Saviour – Let Me Leave

Australian band Saviour has had a rocky career since their inception in 2011, but despite their hiatus in 2014, they are back in business with new album Let Me Leave. With a new and improved line-up, the band is moving onto a different sound, definitely a lot lighter than previous album First Light To My Death Bed (both UNFD), and with a greater role for singer and keys player Shontay Snow alongside vocalist Bryant Best.

Whether or not this was a good call is difficult. Shontay’s voice is certainly very good, and at times the combination of smooth and low vocals with the screaming is exciting, like in ‘Wildfire’. However, she uses an over-pronounced accent that is often present in current Britpop, and which can lead to irritation on an almost uncanny valley level. It won’t affect everyone, but for some it will be insurmountable. It also throws off the balance between the two types of vocals, and is especially pronounced in the first two songs, ‘April’ and ‘All I Am Is You.’ Far more pleasant in this respect are ‘The Quiet Calm’ and ‘The Cool Calm.’

On Bryant’s part, the screams are very good, but he drops the ball when it comes to incorporating clean words, as these tend to be significantly weaker and atonal, leading to a dip in energy towards the end of sentences. Alongside this, the lyrics have that “edgy” end-of-relationship vibe; “Stitches are for bitches” and a couple of scattered “fuck” elements definitely call attention to the words, but not necessarily in a good way, and overall it sounds like a metalcore singer walked in on a post-rock band and they were too polite to ask him to leave.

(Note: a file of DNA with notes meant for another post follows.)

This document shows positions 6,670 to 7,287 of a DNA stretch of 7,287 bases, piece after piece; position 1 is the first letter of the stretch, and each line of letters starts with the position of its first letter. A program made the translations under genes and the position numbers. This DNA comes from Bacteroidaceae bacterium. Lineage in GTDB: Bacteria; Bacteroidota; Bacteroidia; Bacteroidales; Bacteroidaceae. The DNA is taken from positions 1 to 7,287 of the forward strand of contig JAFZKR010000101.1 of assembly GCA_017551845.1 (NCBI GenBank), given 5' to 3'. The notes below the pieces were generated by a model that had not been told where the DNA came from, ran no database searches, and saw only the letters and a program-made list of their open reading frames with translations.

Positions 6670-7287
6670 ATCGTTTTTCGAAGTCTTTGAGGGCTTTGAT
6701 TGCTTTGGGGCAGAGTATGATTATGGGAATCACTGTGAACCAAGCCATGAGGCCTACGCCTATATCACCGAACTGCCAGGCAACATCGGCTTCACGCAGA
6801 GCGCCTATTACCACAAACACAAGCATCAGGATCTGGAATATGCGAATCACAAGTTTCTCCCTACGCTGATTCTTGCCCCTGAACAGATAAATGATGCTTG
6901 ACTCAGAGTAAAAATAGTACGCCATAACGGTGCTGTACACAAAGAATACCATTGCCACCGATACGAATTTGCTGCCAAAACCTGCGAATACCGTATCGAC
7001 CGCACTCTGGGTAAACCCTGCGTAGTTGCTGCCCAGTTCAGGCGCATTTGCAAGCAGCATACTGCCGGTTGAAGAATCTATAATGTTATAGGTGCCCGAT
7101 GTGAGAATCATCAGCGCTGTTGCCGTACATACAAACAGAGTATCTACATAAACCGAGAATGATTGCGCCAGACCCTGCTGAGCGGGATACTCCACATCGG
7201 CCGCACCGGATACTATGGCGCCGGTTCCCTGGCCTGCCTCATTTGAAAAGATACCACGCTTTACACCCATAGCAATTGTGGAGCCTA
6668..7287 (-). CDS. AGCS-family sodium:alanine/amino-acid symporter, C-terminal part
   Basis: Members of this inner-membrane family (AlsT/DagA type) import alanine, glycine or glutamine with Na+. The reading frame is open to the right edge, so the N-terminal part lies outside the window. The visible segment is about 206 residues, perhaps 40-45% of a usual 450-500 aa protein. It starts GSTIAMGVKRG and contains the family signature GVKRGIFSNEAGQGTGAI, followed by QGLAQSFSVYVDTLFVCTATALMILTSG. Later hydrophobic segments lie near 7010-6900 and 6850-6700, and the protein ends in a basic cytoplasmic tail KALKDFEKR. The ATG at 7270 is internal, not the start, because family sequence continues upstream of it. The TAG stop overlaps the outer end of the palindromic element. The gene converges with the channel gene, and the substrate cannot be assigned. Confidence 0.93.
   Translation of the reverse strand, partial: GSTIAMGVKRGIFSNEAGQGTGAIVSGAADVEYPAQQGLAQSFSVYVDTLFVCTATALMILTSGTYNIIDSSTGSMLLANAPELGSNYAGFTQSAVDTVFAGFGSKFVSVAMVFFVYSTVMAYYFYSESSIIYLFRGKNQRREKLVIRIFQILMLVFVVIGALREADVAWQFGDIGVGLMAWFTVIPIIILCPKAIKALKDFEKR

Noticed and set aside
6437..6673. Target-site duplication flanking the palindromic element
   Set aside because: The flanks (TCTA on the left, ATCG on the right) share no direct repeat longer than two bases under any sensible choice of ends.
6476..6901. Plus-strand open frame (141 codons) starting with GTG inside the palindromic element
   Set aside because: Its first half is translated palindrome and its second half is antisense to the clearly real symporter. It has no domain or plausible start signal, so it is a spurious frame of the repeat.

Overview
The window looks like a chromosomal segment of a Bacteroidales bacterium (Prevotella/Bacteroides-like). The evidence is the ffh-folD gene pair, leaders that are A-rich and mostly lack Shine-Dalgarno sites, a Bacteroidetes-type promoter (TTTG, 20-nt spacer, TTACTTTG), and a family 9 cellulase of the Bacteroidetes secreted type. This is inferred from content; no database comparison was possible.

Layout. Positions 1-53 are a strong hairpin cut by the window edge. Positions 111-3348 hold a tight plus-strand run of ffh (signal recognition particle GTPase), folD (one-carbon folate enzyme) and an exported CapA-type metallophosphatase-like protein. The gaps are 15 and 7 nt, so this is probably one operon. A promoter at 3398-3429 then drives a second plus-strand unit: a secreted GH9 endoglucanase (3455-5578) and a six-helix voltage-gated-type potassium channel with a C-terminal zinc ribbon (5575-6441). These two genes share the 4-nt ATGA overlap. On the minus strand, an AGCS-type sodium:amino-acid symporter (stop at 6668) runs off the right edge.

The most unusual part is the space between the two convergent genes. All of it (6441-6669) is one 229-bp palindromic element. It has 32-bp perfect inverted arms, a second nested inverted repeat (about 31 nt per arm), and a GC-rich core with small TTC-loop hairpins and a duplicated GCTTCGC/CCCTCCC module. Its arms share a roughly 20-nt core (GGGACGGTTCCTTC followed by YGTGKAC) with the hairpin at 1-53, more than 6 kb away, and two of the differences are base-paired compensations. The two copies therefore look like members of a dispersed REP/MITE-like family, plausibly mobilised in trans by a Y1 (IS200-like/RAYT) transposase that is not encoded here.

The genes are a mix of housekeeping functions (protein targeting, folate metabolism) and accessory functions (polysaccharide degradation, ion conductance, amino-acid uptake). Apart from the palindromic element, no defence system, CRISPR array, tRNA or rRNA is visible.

The highlight of the album is the chorus of ‘Forget Me,’ amazingly progressive with good rhythms and a very powerful interaction between metric screams and dark, clean vocals, while the guitars in the bridge of ‘Like This’ are gorgeous. All in, the music on Let Me Leave is unambiguously wonderful, atmospheric and well-balanced, but due to the vocals, the album as a whole will not suit every listener, though there is no denying this band has an interesting sound, blending elements of pop music with metalcore and post-rock. With perhaps a better focus on tying together the vocals and the album as a whole, Saviour could produce some stellar work.